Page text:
A typical interaction on Mars.

After finding Calisto, a moon of Jupiter, to be another dead world like our own Moon, the couple stop at Ganymede. Here are a highly intelligent and evolved race whose technological supremacy is allowing them to hold onto the last ebbs of life on their own dying world. Here, more than anywhere else, Griffith wastes time on his unfortunate racial ideas. Such views were ubiquitous at the time... In fact, ideas of racial superiority, eugenics, and human perfectibility through breeding were most popular among revolutionary progressives like Griffith. When Zaidie asks why these people are akin to Greek statues come alive, her husband replies:
"Survival of the fittest, I presume. These are probably the descendants of the highest races of Ganymede; the people who conceived the idea of prolonging the life of their race and were able to carry it out. The inferior races would either perish of starvation or become their servants. That's what will happen on Earth, and there is no reason why it shouldn't have happened here."
These people are intelligent and sophisticated, stoic and rational. On Venus "the inhabitants had never learnt to sin; here they had learnt the lesson that sin is mere foolishness, and that no really sensible or properly educated man or woman thinks crime worth committing." A group of distinguished Ganymedian scientists acquiesce to join the stellar explorers on a hazardous trip through the thick clouds of Jupiter to it roiling, pyroclastic surface. Barely surviving this, the couple returns the scientists to their slowly extinguishing orb and make way to Saturn.

The ringed world has Griffith's closest approximation to a world that recapitulates evolution. They first descend to the equator, which is so low and heavy in atmosphere that it acts as something of an aetheric ocean populated with aerial jellyfish of sorts. After recklessly prodding those carnivorous monstrosities  (because they're Victorians and that's what they do), they head further north where the atmosphere thins out, discovering primordial saurian swamps and glacial mastodons before finding traces of Saturn's own race of proto-humans. Finally, after several millions of miles, they decide it is high time to return home.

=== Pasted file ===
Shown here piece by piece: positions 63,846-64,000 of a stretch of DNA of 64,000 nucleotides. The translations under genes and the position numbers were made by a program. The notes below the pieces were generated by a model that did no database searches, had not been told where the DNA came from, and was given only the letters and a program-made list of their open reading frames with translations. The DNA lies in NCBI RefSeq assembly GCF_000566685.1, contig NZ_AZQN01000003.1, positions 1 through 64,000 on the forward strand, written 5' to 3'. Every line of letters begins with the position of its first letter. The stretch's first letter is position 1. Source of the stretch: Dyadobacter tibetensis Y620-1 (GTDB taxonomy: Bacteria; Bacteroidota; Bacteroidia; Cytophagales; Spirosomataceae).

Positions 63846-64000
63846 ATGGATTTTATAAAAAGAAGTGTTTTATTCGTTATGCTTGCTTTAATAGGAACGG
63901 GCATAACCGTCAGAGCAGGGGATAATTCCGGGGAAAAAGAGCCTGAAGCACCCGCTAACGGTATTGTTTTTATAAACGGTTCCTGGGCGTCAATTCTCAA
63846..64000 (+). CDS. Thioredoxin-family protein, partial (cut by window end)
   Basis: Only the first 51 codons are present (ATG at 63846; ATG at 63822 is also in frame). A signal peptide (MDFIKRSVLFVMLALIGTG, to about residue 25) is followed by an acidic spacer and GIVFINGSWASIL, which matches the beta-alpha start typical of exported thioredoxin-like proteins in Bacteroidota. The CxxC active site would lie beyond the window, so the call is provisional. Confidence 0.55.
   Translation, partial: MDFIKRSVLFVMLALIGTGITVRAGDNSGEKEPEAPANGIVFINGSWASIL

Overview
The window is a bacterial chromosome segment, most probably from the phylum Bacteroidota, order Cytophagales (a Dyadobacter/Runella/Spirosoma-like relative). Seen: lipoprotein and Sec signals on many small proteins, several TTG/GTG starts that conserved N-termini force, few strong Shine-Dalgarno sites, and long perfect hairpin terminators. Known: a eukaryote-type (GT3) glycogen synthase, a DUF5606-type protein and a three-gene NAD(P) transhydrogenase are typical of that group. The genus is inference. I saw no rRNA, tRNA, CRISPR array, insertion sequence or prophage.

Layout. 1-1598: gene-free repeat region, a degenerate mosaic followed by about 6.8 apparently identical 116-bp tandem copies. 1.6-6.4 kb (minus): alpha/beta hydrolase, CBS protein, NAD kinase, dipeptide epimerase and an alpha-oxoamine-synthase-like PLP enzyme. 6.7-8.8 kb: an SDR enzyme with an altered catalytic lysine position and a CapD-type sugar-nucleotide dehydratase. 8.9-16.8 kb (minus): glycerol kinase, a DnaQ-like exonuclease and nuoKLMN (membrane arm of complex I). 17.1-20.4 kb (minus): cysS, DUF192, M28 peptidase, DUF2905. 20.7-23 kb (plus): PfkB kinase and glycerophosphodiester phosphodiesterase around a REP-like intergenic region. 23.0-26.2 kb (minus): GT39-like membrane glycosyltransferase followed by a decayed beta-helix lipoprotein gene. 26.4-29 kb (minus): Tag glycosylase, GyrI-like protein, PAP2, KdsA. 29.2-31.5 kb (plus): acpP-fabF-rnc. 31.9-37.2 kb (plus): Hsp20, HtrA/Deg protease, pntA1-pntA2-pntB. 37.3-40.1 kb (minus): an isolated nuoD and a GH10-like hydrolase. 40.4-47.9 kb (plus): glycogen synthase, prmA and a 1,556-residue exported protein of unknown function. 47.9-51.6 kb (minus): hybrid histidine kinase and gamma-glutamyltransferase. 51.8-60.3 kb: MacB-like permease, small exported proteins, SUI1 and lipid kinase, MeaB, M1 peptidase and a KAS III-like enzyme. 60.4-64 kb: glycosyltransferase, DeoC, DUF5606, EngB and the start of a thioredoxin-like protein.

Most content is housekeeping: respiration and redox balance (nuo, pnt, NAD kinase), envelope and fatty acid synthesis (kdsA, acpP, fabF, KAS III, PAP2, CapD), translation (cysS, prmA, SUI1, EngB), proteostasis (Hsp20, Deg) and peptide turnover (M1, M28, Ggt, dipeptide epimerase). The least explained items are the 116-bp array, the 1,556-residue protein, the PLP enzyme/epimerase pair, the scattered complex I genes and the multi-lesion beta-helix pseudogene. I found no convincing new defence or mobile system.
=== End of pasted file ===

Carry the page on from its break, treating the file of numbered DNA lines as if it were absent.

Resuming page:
Griffith's views on the composition of life in the solar system were not far removed from those of popular culture at the time. A commonly held notion was that the planets themselves reenacted evolution on their track out from the Sun to the out solar system. Mercury was a planetary prototype, the earliest stage of a planet's formation. Venus was widely expected to house dinosaurs and other prehistoric monstrosities beneath its shroud of vapour... A moist, swampy, antediluvian world. Earth was Earth, and Mars was a dusty, dry, dessicated world with a society either extinct or on the verge of it. Its pyramids and canals were mute testaments to a great civilization now gone. Then came the asteroid belt, the final fate of a planet, decayed and broken apart.

This speculative idea of extraterrestrial life proved fruitful for both two-fisted adventure stories and for tracts on human development. It's hard to beat dinosaur hunting on Venus or swords and sandals among the Martian ruins. But it also allowed authors to position current humanity on a continuum of savagery to higher civilization, whatever they conceived those things to be. Thus social theory could be consciously woven into adventure stories.

George Chetwyn Griffiths' A Honeymoon in Space is available in Science Fiction of the Gay Ninenties: An Anthology - 1890-1910, edited by C.W. Gross.